That person who got the $900 now deposits their money into a bank and that bank lends out $810 or 90% of what they're allowed to loan out. They hold on to the 10% of $90. And the process continues. What's gone on so far is that your initial deposit to the bank from that loan have caused the money supply to increase by that much, $2,710 so far. It's going to continue. As long as banks are lending out a portion of the money this will continue.
How do we figure out how much it continues? What we do is we find the money multiplier. The money multiplier is just 1 divided by the reserve requirement. So in this case, the money multiplier is 10. That tells us that if we take our initial cash deposit or our initial loan-- so $1,000 in M0-- will lead to a potential $10,000 increase in checkable deposits in M1. So 1,000 times our multiplier of 10 gives us the $10,000.
So here's your definition for the money multiplier. It's the increase in the money supply resulting from the ability of banks to loan deposits. It's equal to that one over the reserve requirement ratio, the reserve ratio. What kind of impact does this have? Let's look and see. What if the reserve requirement were 50% instead of 10%? If we go through the exact same process here, you can see that the bank can't lend out as much money.
So they lend out $500 and hold onto now more money. That person, though, does have money that they didn't have before and they deposit it. But, again, now each time there's less and less money available for the bank to re-lend out because they have to hold on to more of it. If this process continues and we use our same equation, the money multiplier is 2. So my initial $1,000 deposit can only create $2,000.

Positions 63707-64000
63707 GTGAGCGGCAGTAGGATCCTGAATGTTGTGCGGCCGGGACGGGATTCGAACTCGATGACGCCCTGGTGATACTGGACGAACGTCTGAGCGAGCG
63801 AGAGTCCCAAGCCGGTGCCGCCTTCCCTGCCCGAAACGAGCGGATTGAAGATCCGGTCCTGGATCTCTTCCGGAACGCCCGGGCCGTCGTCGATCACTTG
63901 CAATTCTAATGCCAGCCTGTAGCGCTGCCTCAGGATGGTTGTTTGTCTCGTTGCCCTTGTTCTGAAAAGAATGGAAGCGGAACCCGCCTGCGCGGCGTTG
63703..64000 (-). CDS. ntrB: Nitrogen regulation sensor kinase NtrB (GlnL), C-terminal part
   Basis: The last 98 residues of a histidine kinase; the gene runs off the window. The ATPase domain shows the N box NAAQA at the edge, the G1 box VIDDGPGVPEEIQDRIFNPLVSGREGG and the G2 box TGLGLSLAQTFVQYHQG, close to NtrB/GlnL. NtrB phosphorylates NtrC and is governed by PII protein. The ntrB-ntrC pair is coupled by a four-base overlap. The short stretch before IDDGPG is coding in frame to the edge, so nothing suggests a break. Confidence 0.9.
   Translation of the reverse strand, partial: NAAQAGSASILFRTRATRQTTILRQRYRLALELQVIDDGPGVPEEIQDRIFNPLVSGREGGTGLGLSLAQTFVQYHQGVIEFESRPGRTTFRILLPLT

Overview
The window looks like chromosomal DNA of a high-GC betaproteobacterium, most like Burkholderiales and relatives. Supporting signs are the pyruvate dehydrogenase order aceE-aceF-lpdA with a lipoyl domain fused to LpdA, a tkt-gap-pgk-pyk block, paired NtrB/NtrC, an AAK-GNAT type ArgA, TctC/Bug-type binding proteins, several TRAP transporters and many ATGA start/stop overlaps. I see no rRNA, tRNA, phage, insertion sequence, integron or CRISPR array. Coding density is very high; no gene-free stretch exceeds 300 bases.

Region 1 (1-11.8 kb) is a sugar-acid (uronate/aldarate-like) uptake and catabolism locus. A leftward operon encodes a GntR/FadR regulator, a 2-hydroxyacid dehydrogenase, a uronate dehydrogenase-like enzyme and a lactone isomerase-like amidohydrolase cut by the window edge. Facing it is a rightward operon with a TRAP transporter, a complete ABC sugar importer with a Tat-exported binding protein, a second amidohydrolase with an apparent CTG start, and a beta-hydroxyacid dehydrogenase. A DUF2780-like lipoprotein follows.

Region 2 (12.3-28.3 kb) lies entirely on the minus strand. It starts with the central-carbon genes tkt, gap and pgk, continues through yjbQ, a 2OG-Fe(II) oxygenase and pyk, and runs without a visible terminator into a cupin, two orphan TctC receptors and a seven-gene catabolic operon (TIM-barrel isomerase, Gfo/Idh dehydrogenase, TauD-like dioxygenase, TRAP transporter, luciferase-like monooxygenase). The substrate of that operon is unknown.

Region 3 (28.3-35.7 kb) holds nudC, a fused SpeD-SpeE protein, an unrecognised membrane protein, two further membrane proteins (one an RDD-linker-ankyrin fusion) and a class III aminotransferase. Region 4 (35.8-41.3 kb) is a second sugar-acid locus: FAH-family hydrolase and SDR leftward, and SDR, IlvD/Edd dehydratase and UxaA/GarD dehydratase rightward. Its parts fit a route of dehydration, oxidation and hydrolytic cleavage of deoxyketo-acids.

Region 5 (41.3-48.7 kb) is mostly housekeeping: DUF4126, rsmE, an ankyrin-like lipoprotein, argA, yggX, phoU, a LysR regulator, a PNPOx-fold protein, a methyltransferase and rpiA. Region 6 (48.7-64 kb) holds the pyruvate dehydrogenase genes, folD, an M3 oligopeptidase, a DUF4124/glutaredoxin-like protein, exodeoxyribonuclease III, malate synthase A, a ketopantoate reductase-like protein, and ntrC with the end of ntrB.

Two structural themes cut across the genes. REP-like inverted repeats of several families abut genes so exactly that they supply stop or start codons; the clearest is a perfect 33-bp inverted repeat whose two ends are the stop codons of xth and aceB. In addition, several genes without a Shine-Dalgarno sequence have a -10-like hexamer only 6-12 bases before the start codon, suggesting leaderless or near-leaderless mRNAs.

If there was actually a reserve requirement of 100% there is no ability here to create money. There's no multiplied effect. So the idea is the greater the supply of funds that banks can loan out, the greater their ability to increase our money supply. So if the Fed wants to increase the money supply they make it easier for banks to make loans and they lower the reserve requirement. If they want to decrease the money supply, or contract it, they do the opposite. They raise the reserve requirement.
So in addition to giving the Fed the power to control of the size of M1, it's also been a very powerful tool by helping to prevent bank runs, because banks have to report about these reserves every single day. And it gives consumers hopefully the confidence that their bank will, in fact, have the money that they can demand at any time.
In this tutorial, we talked about how we can classify money according to liquidity. We talked about how the FOMC is who manages and makes decisions about our supply of money. I told you how the reserve requirement-- that's what we really focused on-- is one of the Fed tools that allows them to control how much money banks must keep on reserve. And the money multiplier, 1 over r, shows us how much money can actually be created through loans. Thanks so much for listening. Have a great day.